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How to get your customers to come back

Every once in a while, Gorillas — the fast bikers delivering -  slightly more up-scale groceries to your door — entice me with an offer I just can’t refuse, giving me 15 EUR off on a 25 EUR order value. But after taking them up on this offer, I immediately go back to the old-school brick and mortar supermarket. Why? Because it’s what I’m used to, it’s still slightly cheaper, and it’s not that painful to walk 5 minutes to the grocery shop down the street. For me to become a loyal customer, they would need to break a pattern and change my habits.

Getting customers to come back after their first purchase is a common business challenge. Especially if you’re spending hundreds of euros on each customer through digital ads and discounts, immediate churn is painful. In many cases, businesses fail because of this.

They are breaking one (or more) of the cardinal rules:

Live up to your promises, don’t optimize your ads for the click

It’s essential to be clear about your target audience before you do anything else. Be brave enough to pick a niche, tightly-knit, self-referencing group, for which you can solve real pain in a way that nobody else is. Once you know who they are, never stop asking yourself the key questions:

  • What do they want?
  • What do they value?
  • How do they see the world?
  • What frustrates them?
  • How big is their pain?

Business departments often seem to operate in silos: Marketing is completely segregated from Product/Tech, and Sales has no idea what Business Development is doing. The Marketing department optimizes its ads to get the most clicks, Sales says ‘yes’ to whatever the prospect asks for, and the product in no way delivers on the promises that were made.

If the whole business is truly customer-centric and committed to creating something drastically better for a specific target customer, you can:

  1. Make sure that the right people are coming into your funnel (and the wrong people are immediately turned away, since it’s clearly not for them)
  2. Make sure that the experience and message fit to them every step of the way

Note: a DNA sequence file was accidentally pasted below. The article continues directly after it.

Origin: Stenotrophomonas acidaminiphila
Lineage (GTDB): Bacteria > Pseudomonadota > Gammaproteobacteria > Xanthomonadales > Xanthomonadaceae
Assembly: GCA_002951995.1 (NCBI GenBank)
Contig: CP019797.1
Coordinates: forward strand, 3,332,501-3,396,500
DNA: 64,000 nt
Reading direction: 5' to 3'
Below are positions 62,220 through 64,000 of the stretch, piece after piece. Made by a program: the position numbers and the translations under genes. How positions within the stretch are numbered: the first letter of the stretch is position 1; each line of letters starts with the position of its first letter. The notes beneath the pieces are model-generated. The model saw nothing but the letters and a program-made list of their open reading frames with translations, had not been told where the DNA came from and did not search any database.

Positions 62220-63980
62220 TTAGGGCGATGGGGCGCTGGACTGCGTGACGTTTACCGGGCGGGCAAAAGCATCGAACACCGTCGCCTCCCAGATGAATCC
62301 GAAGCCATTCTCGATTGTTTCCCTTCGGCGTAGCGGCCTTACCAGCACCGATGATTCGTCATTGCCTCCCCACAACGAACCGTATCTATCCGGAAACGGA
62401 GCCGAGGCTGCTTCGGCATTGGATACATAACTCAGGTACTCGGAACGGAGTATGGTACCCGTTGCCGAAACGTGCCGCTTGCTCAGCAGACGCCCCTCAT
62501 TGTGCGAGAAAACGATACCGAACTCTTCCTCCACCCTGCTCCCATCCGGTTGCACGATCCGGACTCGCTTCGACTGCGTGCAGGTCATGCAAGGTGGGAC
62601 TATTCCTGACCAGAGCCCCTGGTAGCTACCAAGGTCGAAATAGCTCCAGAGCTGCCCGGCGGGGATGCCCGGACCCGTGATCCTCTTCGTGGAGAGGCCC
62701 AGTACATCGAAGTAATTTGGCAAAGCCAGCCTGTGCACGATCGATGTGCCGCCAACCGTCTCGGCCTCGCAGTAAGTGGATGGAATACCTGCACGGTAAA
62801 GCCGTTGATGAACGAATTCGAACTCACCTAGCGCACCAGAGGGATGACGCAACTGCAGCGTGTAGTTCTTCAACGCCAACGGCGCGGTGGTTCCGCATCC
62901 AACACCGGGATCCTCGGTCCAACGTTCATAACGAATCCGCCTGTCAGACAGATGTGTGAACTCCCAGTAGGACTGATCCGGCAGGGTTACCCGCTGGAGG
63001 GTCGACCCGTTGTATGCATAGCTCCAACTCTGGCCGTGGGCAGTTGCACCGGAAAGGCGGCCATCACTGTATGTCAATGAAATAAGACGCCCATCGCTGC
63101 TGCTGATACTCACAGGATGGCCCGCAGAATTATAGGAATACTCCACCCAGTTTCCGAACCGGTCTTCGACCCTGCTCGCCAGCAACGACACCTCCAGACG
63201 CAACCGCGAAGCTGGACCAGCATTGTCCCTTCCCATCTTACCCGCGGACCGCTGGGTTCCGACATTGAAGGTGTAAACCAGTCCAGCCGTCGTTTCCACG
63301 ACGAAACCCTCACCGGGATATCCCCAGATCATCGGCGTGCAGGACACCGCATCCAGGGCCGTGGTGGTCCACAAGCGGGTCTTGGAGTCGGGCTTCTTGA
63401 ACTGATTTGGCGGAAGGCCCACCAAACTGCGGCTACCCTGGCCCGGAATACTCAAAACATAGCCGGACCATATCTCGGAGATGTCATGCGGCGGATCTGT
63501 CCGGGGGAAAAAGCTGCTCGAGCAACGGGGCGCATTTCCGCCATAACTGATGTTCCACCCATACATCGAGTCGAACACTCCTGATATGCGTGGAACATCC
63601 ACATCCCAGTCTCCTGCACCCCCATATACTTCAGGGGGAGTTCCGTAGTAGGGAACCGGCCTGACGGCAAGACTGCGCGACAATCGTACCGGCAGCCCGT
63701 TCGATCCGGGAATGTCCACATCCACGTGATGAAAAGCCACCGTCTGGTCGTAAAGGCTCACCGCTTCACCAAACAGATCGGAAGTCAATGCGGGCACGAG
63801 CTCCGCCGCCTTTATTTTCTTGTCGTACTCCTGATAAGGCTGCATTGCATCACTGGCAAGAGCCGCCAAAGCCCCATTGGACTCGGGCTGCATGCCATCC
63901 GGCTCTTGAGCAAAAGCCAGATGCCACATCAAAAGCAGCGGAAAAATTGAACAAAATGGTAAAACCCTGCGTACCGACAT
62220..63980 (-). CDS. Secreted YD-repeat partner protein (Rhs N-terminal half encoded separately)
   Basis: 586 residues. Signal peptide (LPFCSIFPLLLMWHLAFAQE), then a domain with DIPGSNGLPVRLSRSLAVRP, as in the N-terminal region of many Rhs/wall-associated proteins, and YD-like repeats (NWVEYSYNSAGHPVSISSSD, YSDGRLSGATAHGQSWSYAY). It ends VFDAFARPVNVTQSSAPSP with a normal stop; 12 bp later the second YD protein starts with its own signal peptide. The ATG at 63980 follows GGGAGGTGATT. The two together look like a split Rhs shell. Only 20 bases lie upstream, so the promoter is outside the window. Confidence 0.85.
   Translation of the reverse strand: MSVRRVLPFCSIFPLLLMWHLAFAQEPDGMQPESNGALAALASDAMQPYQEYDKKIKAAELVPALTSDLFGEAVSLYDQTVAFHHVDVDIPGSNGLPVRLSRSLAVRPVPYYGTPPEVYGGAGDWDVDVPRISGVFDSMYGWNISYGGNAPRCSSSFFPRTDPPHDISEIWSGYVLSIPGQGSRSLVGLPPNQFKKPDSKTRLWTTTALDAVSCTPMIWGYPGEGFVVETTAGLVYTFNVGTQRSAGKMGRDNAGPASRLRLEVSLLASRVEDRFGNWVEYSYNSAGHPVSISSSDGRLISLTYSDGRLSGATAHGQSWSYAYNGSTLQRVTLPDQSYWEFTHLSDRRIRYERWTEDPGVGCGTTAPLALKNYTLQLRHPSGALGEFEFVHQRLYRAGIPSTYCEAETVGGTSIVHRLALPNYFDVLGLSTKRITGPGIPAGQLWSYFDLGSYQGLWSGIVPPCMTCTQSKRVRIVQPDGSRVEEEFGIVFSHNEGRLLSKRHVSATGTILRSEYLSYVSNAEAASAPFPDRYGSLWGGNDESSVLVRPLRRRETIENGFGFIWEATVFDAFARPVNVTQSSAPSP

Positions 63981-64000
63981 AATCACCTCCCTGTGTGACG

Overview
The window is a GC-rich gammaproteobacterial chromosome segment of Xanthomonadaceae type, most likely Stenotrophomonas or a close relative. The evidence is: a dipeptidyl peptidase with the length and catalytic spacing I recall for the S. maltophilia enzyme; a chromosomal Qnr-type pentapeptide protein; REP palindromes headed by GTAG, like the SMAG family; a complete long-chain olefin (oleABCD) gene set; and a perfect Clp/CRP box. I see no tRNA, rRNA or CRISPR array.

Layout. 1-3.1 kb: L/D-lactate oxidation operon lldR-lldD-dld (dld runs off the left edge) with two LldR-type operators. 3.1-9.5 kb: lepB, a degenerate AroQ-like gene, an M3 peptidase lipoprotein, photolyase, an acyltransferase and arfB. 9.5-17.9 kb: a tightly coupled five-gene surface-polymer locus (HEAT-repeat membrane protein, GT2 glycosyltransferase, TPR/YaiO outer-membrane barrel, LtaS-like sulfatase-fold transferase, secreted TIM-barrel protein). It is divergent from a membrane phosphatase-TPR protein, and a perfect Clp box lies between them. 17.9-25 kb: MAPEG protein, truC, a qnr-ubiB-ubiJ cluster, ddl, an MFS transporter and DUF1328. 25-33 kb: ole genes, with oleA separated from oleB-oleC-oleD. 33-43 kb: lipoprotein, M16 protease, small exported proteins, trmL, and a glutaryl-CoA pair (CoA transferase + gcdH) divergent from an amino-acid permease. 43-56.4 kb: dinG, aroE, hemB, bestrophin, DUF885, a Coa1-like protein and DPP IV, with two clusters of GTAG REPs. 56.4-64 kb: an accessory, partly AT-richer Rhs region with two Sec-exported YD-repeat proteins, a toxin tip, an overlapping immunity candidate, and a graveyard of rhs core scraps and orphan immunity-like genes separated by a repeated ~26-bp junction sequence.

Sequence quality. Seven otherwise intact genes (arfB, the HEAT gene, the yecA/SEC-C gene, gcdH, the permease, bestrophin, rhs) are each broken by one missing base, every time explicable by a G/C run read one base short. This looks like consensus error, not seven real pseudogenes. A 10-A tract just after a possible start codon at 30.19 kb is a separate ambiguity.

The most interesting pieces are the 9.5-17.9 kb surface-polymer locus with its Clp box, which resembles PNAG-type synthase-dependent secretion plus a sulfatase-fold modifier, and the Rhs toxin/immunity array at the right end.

3. Create a simple, lightweight product & service that delivers on your promises (remember: humans like single-function products!)

Your product should be the only clear answer for a specific enough target audience. Give them a reason to tell their peers about you (a referral fee doesn’t cut it anymore).

Invest into breaking the habit.

Get ready to play the long game. Let’s take the Gorillas example: If it really takes 66 days to change a habit, and we assume the average consumer visiting a supermarket once a week, then 10 discounted purchases should do the trick.

Don’t expect results too soon: If you give up after 9 discounts, it will be money down the drain.

Don’t chase the sale, but go the extra mile for your existing customers

The number of signups, warm leads, and ‘likes’ are all fun metrics, but often not the ones that move the needle. Vanity metrics are a dangerous distraction.

Set a limited number of SMART goals for your company to understand what your focus should be and which KPIs you should be tracking. For most companies, (monthly / weekly / daily) active users and revenue will be the real indicators of a healthy company. Considering how expensive it can be to acquire a customer, it makes sense to get the most value out of your existing customers.

Look into your existing customer base and see how you can create an even better experience for them. Is there more work you can do for them? Can you create magic moments, and show your loyal customers how important they are to you?

Understand the context that you are operating in

Human behavior doesn’t happen in a sterile environment but in the context of external factors outside of your control. It’s imperative to not only understand these external factors, but also the internal forces and biases that drive your customers’ behavior.

Are they overwhelmed by cognitive overload? Are you approaching the problem with logic, while you should be thinking outside of the box? Why did they really choose your product when they purchased it that first time?

Modern companies and VCs such as Pair Finance, Coachhub, and Morphais VC have recognized this and installed Behavioral Science departments in-house.

Find more business help here: www.sonderhouse.io

Author

Dr. Else van der Berg

Founder of Sonderhouse & strategic consultant

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